PRIME MINISTER’S VISIT
Theresa May touches down in Cape Town, to meet Cyril Ramaphosa in trade push
UK Prime Minister Theresa May touched down in Cape Town on Tuesday, as she begins a three-country African tour.
She will hold discussions on Tuesday with President Cyril Ramaphosa amid deepening uncertainty over the UK’s divorce from the EU and implications for trading partners.
The UK is SA’s sixth-largest global trading partner, accounting in 2017 for R79.5bn in trade.
Trudi Hartzenberg, executive director at the Trade Law Centre, said: "The smooth continuing of this trade relationship [after] Brexit really does matter."
The UK is also an important investment partner.
Last year foreign direct investment from the UK surpassed all other countries and accounted for 38% in SA, amid slowing foreign direct investment into SA, according to Standard Bank research.
The UK is a key source of tourism to SA, with nearly 448,000 British citizens visiting in 2017.
May will also visit Kenya and Nigeria and is travelling with a contingent of government ministers and officials and 29 business representatives, according to the UK government.
"This delegation of business leaders … will no doubt have questions about investment security with regards to expropriation of land without compensation changes and the protection of foreign investors," Catherine Grant Makokera, a director at Tutwa Consulting Group, said.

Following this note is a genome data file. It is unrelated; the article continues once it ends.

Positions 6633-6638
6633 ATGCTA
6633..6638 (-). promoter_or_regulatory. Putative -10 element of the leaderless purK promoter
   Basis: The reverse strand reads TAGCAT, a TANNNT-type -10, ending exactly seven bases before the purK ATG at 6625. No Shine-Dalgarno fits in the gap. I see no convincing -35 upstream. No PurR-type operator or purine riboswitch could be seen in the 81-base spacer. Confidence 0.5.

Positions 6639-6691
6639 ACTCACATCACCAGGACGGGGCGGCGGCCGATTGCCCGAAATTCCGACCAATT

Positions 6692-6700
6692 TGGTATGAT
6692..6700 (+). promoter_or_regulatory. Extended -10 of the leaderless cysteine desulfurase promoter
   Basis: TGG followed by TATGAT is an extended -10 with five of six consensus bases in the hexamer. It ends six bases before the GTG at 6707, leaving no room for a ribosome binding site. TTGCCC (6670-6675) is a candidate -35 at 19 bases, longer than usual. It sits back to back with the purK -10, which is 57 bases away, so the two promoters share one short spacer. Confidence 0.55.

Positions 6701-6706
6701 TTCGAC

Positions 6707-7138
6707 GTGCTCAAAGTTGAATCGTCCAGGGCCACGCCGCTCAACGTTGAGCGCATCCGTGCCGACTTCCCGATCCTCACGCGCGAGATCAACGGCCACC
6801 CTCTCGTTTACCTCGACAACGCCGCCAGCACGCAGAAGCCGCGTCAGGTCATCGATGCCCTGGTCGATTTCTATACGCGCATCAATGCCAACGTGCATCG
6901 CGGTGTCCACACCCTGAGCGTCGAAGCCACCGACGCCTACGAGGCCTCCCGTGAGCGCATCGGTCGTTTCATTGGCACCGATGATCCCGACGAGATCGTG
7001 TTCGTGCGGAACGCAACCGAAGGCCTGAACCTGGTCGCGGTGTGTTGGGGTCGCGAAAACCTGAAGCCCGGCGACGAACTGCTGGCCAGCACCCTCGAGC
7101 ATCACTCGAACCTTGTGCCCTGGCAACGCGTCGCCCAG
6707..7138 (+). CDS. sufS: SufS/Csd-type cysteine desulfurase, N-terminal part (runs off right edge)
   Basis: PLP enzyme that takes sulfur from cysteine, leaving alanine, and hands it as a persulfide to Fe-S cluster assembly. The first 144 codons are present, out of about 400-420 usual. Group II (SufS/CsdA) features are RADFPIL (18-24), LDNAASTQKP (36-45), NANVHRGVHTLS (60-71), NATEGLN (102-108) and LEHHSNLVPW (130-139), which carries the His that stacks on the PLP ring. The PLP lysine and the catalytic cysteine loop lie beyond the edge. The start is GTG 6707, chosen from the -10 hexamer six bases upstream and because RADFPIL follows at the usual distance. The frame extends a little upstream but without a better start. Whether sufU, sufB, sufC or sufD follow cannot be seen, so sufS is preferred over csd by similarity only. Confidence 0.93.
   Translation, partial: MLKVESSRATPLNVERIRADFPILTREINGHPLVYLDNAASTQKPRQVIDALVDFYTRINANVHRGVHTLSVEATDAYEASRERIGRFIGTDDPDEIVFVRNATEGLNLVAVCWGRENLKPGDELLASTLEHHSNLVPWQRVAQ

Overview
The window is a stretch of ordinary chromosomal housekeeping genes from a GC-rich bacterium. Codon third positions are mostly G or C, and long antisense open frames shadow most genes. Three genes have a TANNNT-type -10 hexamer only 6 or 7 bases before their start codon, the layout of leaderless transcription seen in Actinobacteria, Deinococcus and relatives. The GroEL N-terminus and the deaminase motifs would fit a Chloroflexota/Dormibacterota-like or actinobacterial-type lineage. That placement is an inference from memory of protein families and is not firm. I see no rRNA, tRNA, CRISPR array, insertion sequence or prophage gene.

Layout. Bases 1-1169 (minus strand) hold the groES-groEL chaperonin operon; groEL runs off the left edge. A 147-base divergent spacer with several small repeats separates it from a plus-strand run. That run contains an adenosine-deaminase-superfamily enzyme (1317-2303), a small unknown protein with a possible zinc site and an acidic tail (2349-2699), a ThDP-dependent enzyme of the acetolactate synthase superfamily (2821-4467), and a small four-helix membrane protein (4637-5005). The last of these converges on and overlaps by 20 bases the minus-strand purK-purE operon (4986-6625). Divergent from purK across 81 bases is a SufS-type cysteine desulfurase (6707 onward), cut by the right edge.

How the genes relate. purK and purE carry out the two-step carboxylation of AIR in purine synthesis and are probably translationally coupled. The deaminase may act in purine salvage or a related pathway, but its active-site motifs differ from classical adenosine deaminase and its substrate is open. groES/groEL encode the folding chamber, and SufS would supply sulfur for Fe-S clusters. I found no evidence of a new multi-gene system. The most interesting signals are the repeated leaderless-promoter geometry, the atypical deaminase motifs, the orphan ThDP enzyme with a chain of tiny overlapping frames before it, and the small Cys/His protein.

"The UK is looking to rebuild relationships with some of the old Commonwealth partners, including SA, in a bid to retain their relevance once they are outside of the EU … [those] bigger geopolitical issues will be something that we might see Theresa May try to emphasise," she said.
Uncertainty clouds Brexit and its implications for SA and its neighbours.
"Post-Brexit scenarios depend very much on whether the UK stays in the EU customs union," Hartzenberg said. If it stays, the trade-in-goods governance regime with Southern African Development Community countries will not change. If it leaves, new agreements will have to be negotiated.
For example, grapes entering the EU via Rotterdam, with part of the consignment bound for the UK, could have implications for rules of origin and standards with associated documentation requirements and border checks as they move from the Netherlands to the UK.
UK trade officials are negotiating with SA and other members of the Southern African Customs Union on a transitional arrangement after March 29.
With Claire Bisseker